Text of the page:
Other medical applications include the development of new biomaterials in regenerative medicine: their surface properties such as wettability, roughness, surface energy, surface charge, chemical functionalities and composition can determine the behaviour of the cells they will come into contact with. Thus AFM can be used, for example, to help design biomaterials that are tolerated by the body and can be used for medical implants such as artificial hips (Al-Ahmad et al., 2010; Kolind et al., 2010; Padial-Molina et al., 2011).
Another major field of application for AFM in medical biology is the misfolding and aggregation of proteins such as α-synuclein, insulin, prions, glucagon and β-amyloid. These phenomena have long been implicated in degenerative diseases such as type II diabetes, Parkinson’s, spongiform encephalopathy (‘mad cow disease’), Huntington’s and Alzheimer’s. Here AFM has already provided important information on the nanoscale structure of the aggregates, and it is hoped that scientists will be able to use AFM to identify why the protein misfolds in the first place, and how it encourages surrounding proteins to adopt the same misfolded structure (Lyubchenko et al., 2010; for an explanation of prion misfolding, see Tatalovic, 2010).
Further biological interactions that have been studied with AFM include how human trophoblasts (cells forming the outer layer of a blastocyst which provide nutrients to the embryo and develop into a large part of the placenta) interact with epithelial cells of the uterus – the basis of successful embryo implantation (Thie et al., 1998).
It was only a small step from using AFM for observations to using it to manipulate atoms, molecules or other nanoscale structures. For example, using the tip as nano-tweezers, precise regions of the cell’s plasma membrane can be examined; individual protein loops can be removed to reveal the protein structure inside the molecule; and single molecules can be stretched into novel conformations to determine their elasticity.
The next big step will be using AFM for nanosurgery: introducing or extracting individual molecules from the cytoplasm of individual cells, to study cellular homeostasis or for subcellular drug delivery (Lamontagne et al., 2008; Müller et al., 2006).
Modified AFM tips can also be used as drills or pens: nano-milling removes material in the form of long curled chips (Gozen & Ozdoganlar, 2010), whereas dip-pen nanolithography is the controlled delivery of molecular or liquid ‘ink’. In chemistry and the life sciences, such technology is used to produce nanoscale sensors or, by the deposition of metallic, semiconductor and metal oxide nanostructures, functional nanocircuits or nanodevices (Basnar & Willner, 2009). This, combined with using the AFM tip to physically push nanometre-sized particles to a desired position, should pave the way for the miniaturisation of electronic circuitry and other structures.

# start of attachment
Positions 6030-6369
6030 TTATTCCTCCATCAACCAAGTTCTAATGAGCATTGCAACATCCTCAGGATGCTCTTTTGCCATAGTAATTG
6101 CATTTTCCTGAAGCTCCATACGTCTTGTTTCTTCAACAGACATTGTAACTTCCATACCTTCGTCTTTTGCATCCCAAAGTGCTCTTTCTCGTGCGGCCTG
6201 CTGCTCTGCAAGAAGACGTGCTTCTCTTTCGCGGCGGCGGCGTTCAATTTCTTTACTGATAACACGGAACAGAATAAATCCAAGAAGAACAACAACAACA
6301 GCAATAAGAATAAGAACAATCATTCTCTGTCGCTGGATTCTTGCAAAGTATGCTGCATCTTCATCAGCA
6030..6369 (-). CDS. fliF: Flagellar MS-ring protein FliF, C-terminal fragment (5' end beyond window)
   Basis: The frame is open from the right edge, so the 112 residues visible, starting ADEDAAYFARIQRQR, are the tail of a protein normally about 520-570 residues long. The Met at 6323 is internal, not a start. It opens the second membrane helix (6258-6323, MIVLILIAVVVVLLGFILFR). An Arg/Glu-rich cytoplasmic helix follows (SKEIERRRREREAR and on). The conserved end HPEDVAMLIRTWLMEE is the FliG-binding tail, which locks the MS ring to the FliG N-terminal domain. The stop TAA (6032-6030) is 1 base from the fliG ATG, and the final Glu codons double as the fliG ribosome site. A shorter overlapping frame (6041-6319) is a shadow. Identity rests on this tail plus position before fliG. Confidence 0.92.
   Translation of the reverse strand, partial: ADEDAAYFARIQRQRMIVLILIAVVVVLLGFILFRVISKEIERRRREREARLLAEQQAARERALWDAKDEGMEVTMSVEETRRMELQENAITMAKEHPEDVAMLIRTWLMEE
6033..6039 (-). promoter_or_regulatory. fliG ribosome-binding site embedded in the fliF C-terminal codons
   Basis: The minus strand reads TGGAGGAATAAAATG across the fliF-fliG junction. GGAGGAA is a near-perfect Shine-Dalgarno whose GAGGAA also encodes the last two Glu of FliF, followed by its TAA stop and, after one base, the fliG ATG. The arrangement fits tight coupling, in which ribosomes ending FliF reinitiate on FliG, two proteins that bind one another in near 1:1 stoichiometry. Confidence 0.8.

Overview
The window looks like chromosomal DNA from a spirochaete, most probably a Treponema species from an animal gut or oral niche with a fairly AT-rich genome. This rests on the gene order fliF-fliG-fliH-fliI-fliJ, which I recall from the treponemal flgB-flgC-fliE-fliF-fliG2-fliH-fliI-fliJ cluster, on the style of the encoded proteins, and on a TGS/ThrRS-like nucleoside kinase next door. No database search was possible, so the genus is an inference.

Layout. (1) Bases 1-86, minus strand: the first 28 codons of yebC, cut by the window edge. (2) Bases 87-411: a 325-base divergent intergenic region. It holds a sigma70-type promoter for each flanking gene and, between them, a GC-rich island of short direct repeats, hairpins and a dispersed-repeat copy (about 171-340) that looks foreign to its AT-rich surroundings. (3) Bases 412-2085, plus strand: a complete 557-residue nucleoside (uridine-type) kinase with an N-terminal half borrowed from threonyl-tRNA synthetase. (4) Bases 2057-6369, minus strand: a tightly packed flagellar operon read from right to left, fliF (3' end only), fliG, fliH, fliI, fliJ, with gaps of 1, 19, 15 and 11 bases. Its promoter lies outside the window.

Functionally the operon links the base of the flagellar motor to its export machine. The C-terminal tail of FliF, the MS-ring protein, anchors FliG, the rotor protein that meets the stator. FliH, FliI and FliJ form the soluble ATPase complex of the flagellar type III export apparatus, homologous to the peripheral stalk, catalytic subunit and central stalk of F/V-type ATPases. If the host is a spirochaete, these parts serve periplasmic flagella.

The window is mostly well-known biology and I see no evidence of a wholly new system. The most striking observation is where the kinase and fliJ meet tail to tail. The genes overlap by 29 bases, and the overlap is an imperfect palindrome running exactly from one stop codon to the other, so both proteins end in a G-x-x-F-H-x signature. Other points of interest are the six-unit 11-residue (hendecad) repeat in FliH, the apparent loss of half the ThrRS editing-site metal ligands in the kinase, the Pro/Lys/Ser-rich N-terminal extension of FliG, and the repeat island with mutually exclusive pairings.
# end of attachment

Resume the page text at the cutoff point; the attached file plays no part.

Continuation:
Despite its vast number of applications – these are just a small sample – the possibilities of AFM are not yet exhausted. Future trends involve optimised tips and combinations with other techniques, for example to simultaneously determine surface structure and fluorescence or electrical properties (Müller et al., 2006). Speed is another issue: recently, an AFM has been developed with which biological processes such as chromosome replication and segregation, phagocytosis and protein synthesis can be imaged in real time, up to 1000 times faster than was previously possible (Ando et al., 2008).
Are you now itching to come up with your own applications for AFM? Then you might want to try and follow Philippe Jeanjacquot’s instructionsw2 for building your own instrument at school. It is a time-consuming project, but he and his students managed to create a feasibly low-cost microscope. There is one important catch though: you will need a vibration-free environment to set it up, such as a quiet cellar. If you can find that, your enthusiasm and ingenuity are the only limitations.